laurenlikestocook

Hale & Hearty Ain’t Got Nothing on Me

In American, Bread, Saving Money, Soup, Vegetables on December 20, 2011 at 4:51 pm

I love soup.  I’ve talked about it here, here, and here.  That’s probably why back in the day I’d used more than 10 Hale & Hearty bean counter cards a year.  With the average medium sized (12 oz) soup calculating in at $7 a pop, and only 10% of those were redeemed for free, my soup habit became really, really expensive.  For seven dollars, I could make enough split pea soup for 20 medium servings.  All you need are dried split peas (the organic kind are usually $1.99/lb), a carrot, celery, onion, and water.  That’s it.  Just to give you a visual, a pound of split peas renders about ten 1/4 cup servings, which cooked is 10 1/2 cup servings.  Making that into soup doubles the volume, so you have 80 ounces (nearly 7 servings) of soup, and only for $1.99 + a few cents extra for the veggies.  That’s why they can afford to have somebody serve you soup, AND another person to serve you bread or crackers.

Sticking with the split pea topic, until I met my husband I never knew that split pea soup wasn’t automatically vegetarian.  I just assumed that unless chicken or beef was in the title, I was pretty safe to order it.  However, most people make this soup with either a ham hock, or some other smokey pig product.  I suppose that could make the soup more expensive, but probably not that much.  When I make it, it’s still vegetarian, but Nick will sometimes sprinkle in bacon bits to garner that ham hock flavor.  The trick I’ve learned to make split pea soup really flavorful is to cook it slow and low.  If you have a slow cooker, even better, but a stove top version will do.  Just a warning, it takes at least 4 hours, so I usually only make it when I’m home for the day or on a weekend.  I also make sure to make enough to freeze for later.

In case you haven’t guessed yet, this post will chronicle split pea soup making.  Shocking, I know.  But I had not explicitly mentioned it yet, so I don’t want anyone to be confused :).  Earlier that morning, I soaked the peas in some water.  This helps to ease the cooking process later, and prevents the pot from drying out.  Then I drained/rinsed the peas, and added some carrots, celery, and onion.  Then I added enough water to cover about 2 inches above.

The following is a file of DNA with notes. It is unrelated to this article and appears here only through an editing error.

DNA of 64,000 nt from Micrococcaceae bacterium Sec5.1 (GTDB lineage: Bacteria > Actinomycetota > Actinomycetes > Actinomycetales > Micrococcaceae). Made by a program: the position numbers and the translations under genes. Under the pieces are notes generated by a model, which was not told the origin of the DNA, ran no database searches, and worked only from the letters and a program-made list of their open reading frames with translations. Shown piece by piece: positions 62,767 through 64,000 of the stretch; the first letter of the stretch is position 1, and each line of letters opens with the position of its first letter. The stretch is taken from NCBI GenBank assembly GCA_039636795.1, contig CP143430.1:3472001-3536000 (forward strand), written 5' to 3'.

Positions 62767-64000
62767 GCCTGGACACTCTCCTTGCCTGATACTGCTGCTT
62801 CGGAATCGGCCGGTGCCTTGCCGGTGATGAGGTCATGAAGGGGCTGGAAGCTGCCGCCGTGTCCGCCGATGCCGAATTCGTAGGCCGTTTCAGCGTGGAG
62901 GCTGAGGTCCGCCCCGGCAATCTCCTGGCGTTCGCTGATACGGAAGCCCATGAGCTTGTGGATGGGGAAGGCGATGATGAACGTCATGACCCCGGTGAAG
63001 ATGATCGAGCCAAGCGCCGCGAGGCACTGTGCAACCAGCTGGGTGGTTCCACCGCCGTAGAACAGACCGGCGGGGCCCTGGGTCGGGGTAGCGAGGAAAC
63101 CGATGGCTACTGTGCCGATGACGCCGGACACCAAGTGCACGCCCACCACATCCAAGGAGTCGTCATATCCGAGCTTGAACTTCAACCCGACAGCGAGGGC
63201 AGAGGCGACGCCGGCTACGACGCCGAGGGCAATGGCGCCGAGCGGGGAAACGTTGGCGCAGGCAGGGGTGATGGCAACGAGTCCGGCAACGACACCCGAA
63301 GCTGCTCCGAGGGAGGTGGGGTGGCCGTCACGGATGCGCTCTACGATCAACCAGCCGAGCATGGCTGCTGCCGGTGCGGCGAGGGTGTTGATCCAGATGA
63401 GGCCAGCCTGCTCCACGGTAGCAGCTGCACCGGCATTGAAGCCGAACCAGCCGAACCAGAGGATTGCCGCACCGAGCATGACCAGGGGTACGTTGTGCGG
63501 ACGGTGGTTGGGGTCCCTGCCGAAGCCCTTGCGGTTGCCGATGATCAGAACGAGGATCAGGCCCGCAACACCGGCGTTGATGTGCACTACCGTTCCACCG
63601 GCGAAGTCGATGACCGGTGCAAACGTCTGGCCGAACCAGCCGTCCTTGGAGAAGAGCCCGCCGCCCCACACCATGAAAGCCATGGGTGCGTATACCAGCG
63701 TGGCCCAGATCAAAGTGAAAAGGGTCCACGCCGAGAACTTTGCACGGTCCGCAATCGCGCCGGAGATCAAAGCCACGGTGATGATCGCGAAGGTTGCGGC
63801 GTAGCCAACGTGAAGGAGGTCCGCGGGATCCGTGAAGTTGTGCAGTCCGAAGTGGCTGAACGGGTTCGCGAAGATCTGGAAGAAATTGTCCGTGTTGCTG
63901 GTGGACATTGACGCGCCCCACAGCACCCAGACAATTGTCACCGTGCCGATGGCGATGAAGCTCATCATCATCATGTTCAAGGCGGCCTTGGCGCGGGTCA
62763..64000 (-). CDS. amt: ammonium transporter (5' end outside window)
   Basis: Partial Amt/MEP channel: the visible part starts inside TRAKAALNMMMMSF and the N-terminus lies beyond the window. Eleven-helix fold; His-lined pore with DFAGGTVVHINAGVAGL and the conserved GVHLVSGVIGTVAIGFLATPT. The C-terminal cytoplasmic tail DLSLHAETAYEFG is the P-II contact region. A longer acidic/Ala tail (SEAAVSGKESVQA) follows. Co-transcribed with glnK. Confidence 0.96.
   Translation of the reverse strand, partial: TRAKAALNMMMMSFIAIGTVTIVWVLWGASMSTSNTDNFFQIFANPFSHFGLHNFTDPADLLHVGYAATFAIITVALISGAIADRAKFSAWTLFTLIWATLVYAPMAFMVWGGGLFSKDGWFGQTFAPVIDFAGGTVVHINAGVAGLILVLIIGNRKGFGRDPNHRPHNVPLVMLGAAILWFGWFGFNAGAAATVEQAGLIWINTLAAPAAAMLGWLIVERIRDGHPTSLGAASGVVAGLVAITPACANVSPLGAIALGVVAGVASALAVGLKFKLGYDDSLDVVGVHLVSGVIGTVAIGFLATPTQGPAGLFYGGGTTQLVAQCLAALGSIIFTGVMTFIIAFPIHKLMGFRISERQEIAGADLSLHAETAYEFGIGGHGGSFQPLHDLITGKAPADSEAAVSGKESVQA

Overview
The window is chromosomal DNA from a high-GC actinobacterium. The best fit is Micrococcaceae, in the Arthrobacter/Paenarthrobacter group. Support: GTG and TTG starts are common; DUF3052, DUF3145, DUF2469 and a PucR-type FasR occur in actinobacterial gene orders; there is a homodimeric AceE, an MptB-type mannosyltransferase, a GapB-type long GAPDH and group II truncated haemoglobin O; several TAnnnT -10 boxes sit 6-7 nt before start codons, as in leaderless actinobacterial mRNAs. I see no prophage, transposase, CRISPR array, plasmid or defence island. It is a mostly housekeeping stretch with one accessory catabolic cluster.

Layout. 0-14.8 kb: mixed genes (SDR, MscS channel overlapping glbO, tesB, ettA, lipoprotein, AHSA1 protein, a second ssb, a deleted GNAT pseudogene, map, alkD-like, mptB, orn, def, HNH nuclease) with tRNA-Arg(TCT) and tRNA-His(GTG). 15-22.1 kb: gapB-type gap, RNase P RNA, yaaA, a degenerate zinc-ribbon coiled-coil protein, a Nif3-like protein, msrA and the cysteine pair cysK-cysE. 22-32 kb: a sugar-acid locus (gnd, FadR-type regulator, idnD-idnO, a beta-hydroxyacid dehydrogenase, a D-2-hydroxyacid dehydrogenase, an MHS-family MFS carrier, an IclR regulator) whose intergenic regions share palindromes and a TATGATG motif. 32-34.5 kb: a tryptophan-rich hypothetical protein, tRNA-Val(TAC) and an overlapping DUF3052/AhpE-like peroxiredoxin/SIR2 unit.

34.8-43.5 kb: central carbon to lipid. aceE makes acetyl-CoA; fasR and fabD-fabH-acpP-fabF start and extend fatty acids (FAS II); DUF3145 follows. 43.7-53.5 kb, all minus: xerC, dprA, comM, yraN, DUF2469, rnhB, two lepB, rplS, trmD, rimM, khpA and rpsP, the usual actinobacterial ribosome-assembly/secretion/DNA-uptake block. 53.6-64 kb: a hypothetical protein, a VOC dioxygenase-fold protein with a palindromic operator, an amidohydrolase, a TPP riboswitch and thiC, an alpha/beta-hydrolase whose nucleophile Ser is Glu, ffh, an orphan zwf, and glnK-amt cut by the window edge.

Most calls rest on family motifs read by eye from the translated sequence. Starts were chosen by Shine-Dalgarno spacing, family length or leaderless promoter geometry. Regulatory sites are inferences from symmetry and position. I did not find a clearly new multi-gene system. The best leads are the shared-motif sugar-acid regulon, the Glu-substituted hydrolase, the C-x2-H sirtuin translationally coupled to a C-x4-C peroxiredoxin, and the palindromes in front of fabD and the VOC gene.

I brought the soup to a boil, and skimmed off some of the foam.

After 5 minutes, I covered the pot, lowered the heat, and let it simmer for 4 hours.  I checked on it every 30-45 minutes or so, just to give it a quick stir and make sure it wasn’t drying out.  When it was done, it looked like this.

You could serve it as is, but sometimes I like it more pureed.  I used an immersion blender for that purpose.

To accompany the soup for Nick (I was back on track and not eating grains for dinner) I decided to make a grilled cheese sandwich.  I usually use whatever cheese I have on hand.  Since I had mozzarella and parmesan leftover from the last night’s meal, I knew I’d use those.

I also wanted to add some tomato and onion, since Nick loves both of those.  Unlike diner grilled cheese, I actually cook the veggies separately before adding to the sandwich.  I hate getting a cold tomato slice wedged in between 8 slices of non-melted cheddar.  So unappetizing.

After sauteing those veggies in a nonstick pan, I removed them to the side, and began to prepare the sandwich.  I melted some butter to brush on to bread.  I find it required less butter (and more evenness) using this method than trying to spread solid butter with a knife.  I also used some hearty whole grain health bread, instead of white bread.  This makes it more nutritious, filling, sturdier, and less likely to burn in the pan.

Now begins the assembly.  I placed one slice butter side down on the nonstick pan, and layered the mozzarella.

Then I added the tomato…

…followed by the red onion…

…topped with sliced parmesan…

…and finished with the second slice of bread, butter side up.

To give it a panini flair, I used the lid from another smaller pan to press down on the sandwich and apply pressure.

Once I could see that the mozzarella was melting (about 3-4 minutes), I flipped the sandwich over to brown on the other side.

I cut the sandwich in half so you could see the insides!  It’s also easier for dunking, if so desired.

Paired with the soup, this provides an excellently comforting meal, and much cheaper than its retail counterparts.

I have to admit, I missed eating that sandwich, but the soup was so yummy and filling I was more than fine without it.  I felt like I was treating myself to an expensive chain store soup, only my wallet didn’t notice the difference.

What are your favorite retail foods to replicate?

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  1. […] written previously about my love/hate relationship with Hale & Hearty (“H&H”).  They make some […]

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